What is pityrosporum folliculitis?

Pityrosporum folliculitis, also known as Malassezia folliculitis, is a condition that presents as breakouts on your skin.

It may be considered common and under-recognized. It occurs when a specific genus of yeast called Malassezia, which naturally occurs on your skin, infects the hair follicles.

Sometimes people with this condition think they have recurring acne and try to treat it as they would for regular acne. This makes it easy to miss or misdiagnose.

However, an easy way to tell the difference between the two conditions is to compare the symptoms. Pityrosporum folliculitis lacks comedones, which are the whiteheads and blackheads that are common characteristics of acne. It can also be a very itchy condition, while acne is not.

People who have pityrosporum folliculitis are sometimes more likely to have other conditions like dandruff, which is also known as seborrheic dermatitis. Both conditions are linked to the Malassezia yeast.

These two conditions are essentially treated the same as well, with antifungals and often a shampoo, such as ketoconazole 2 percent shampoo.

Keep reading to find out more about the symptoms and specific treatments for pityrosporum folliculitis.

Pityrosporum folliculitis is typically found on the upper trunk, which is:

  • the upper back
  • chest
  • shoulders

The condition tends to occur in areas where your skin is oilier. Small bumps, called pustules, are found on your skin in the affected area. These pustules are focused on a hair follicle. These bumps tend to be very itchy.

Pityrosporum folliculitis is caused by an overgrowth and infection of the hair follicle by the yeast Malassezia on your skin. This naturally occurring yeast gets into hair follicles on your skin and causes breakouts to erupt on your skin’s surface.

Predisposing factors to this disorder may be topical or oral antibiotic use as well as physical conditions that cause immunosuppression.

Pityrosporum folliculitis is considered a benign, but challenging, condition. The symptoms might make you uncomfortable, but they generally aren’t a sign of a more serious medical condition.

However, if your condition becomes very difficult to treat and is widespread, further lab tests may be done to look for any underlying immunosuppression.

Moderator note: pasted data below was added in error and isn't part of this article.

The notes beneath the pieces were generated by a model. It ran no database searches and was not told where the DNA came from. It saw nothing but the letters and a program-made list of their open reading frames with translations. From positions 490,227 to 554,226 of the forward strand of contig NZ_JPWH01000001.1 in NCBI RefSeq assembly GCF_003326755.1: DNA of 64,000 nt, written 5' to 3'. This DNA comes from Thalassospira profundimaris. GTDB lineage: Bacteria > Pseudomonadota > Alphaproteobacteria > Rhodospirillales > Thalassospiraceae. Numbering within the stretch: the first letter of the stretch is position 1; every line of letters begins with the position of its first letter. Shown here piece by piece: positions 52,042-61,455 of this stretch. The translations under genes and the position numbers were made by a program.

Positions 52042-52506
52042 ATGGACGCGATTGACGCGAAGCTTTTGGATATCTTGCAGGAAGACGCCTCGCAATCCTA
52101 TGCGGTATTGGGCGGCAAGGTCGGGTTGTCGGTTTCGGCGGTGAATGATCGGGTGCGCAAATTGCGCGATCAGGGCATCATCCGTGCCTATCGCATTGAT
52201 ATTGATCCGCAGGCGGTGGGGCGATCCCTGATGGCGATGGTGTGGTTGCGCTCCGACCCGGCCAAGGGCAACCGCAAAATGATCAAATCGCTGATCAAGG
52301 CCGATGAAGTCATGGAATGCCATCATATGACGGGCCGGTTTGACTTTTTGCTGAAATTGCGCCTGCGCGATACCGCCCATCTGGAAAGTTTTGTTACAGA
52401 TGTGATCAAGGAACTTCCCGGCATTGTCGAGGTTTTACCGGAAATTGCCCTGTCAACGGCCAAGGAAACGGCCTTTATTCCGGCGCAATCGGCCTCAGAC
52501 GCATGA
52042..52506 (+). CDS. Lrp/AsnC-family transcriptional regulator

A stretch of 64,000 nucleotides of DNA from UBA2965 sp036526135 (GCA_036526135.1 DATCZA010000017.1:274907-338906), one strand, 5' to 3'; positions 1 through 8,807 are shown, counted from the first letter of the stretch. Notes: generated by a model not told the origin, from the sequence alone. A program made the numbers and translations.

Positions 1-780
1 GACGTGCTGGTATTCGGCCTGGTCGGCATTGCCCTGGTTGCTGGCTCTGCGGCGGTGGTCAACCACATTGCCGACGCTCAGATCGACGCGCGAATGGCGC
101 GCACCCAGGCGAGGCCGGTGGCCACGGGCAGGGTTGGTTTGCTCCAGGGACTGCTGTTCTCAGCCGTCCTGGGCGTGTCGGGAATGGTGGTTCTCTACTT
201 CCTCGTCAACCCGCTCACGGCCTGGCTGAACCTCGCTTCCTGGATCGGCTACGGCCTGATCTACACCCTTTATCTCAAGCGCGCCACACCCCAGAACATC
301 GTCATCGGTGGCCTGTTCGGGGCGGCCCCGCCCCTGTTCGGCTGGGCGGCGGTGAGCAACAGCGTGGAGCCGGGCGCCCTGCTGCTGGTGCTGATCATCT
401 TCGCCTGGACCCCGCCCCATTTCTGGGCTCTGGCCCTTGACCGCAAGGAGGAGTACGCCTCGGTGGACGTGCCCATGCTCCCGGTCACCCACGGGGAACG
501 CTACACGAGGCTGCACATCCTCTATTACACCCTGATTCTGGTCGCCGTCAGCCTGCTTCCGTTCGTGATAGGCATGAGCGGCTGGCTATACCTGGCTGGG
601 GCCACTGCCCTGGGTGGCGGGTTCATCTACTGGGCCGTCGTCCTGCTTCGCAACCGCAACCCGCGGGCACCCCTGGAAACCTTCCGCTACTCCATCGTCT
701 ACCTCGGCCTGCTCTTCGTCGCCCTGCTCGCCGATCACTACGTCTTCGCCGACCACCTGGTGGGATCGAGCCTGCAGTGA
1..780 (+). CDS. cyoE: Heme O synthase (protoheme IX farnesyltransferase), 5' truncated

Diagnosing pityosporum folliculitis isn’t typically a straightforward process, as it sometimes looks like a more common condition called acne vulgaris.

If you’ve tried traditional acne treatment methods and they aren’t relieving your symptoms, ask your doctor if you may have pityrosporum folliculitis.

To get a proper diagnosis, see a dermatologist. You can connect to a dermatologist in your area using the Healthline FindCare tool. You may want to specifically ask if you have this condition. The doctor will need to scrape your skin gently in the area where you have symptoms to get a skin sample.

This sample will be evaluated under a microscope and tested to see if you have pitryosporum folliculitis. Additionally, sometimes a small skin biopsy may be needed to make the diagnosis.

There are several treatments a doctor may prescribe for this condition.

An antifungal is needed to treat pityrosporum folliculitis. An oral antifungal, such as itraconazole or fluconazole is used.

These antifungals are off-label treatments because they’re not FDA-approved for this specific condition. Topical treatment with an antifungal shampoo can also be used in those who don’t want or cannot tolerate oral antifungal treatment.

If you’d like to treat pityosporum folliculitis at home, there are several products and home remedies you can try.

You can purchase selenium sulfide shampoo, such as Head and Shoulders, Neutrogena, or a pharmacy brand. The shampoo is usually easy to apply since you can let it drip onto your chest, back, or shoulders after using on your neck or scalp.

If you’ve been diagnosed with pityrosporum folliculitis, your symptoms should resolve within a few weeks with proper treatment. However, you may notice that your symptoms recur, especially when you take antibiotics.

Doctors may recommend continuing treatment intermittently to reduce the chances of the rash coming back.

Pityrosporum folliculitis cannot be completely prevented, but there are steps you can take to make future outbreaks less likely.

Washing with an antifungal soap and shampoo may help make your skin a less hospitable host for this particular yeast.